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LPGA player, major champ Sophia Popov announces she’s pregnant

LPGA player, major champ Sophia Popov announces she’s pregnant

It wasn’t long after Sophia Popov made the decision to take a medical leave for the rest of 2022 to heal her right shoulder that she learned an even longer break was now required as she and husband Maximilian Mehles are expecting their first child in June.

“Both of us are over the moon,” said Popov, who is staying with family in Germany and Austria through the end of the month. Mehles, a former Kentucky golfer who was on the bag when Popov won at Royal Troon, recently took a job in accounting.

Popov, 30, had an MRI done while at the AIG Women’s British Open last August and was diagnosed with supraspinatus tendinopathy, which is associated with impingement syndrome. She played one more time at the CP Women’s Open in late August before ultimately deciding that she needed time to heal. She immediately felt that a tremendous weight had been lifted.

“All the stress was flowing out of my body,” said Popov, who found out in October that she was pregnant.

Diagnosed with polycystic ovary syndrome (PCOS) and endometriosis as a young woman, Popov said doctors have frequently told her over the years not to wait too long to have children. Both conditions can impact fertility.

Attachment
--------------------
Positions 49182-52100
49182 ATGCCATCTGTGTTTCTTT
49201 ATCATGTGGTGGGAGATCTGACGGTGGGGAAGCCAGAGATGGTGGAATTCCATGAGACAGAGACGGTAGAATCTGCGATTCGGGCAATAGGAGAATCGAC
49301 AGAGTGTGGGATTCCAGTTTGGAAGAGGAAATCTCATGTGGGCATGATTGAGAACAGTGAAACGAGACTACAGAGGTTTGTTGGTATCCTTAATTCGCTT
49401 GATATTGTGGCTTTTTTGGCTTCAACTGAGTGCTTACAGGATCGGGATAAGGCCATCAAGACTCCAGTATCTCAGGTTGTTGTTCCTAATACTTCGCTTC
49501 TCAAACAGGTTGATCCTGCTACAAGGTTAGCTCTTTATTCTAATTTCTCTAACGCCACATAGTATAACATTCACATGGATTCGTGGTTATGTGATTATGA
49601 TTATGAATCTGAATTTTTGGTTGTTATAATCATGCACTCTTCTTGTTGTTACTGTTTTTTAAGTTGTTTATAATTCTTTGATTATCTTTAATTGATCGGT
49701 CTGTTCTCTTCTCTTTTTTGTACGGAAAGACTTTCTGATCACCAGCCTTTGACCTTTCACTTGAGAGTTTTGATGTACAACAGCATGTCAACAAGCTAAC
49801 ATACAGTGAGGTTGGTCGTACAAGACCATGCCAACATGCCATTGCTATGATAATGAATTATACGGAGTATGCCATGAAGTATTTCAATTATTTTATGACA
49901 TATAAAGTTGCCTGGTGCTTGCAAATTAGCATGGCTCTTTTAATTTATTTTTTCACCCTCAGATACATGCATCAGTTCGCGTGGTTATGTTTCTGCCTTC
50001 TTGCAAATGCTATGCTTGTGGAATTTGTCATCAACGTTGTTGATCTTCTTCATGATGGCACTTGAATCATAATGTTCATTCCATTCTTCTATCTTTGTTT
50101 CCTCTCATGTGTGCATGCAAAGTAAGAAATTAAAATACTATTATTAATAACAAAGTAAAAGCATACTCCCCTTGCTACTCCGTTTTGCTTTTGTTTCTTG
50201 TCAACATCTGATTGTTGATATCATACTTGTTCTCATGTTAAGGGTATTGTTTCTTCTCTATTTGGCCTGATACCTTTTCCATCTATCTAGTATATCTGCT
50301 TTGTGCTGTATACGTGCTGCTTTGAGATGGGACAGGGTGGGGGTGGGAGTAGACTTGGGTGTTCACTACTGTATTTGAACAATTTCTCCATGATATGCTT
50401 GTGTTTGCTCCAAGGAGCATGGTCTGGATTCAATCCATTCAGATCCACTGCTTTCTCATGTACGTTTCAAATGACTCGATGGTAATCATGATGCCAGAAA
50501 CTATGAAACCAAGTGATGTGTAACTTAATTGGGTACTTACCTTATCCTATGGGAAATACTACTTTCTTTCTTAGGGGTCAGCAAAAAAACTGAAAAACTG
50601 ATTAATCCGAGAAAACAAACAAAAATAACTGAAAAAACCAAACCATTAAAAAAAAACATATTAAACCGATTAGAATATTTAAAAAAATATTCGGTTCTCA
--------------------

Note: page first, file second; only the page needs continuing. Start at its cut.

“We kind of said, we don’t want to wait too long,” said Popov. “I don’t want to get into a situation where I’m under pressure.”

Seeing the recent success of moms like Stacy Lewis, who won after giving birth to daughter Chesnee, has bolstered Popov’s resolve to return to the tour, in 2024 at the latest. She can see herself playing some test events toward the end of 2023, possibly on the Ladies European Tour or Epson Tour.

The 2020 AIG Women’s British Open champion said she doesn’t want to return to the game until she’s fit and ready to go, noting that what traveling moms do on the road is “super underrated.”

Popov already knows that coming back to the LPGA as a mom will give her a whole new perspective on the game.

“We’re lucky enough in our sport to be able to do that,” said Popov. “Golfers often peak in their 30s or early 40s sometimes. It’s great also for your kid to see that that’s a possibility. You can be a high-performance athlete and do something at a high level, while traveling with your kid and showing them the world a little.”

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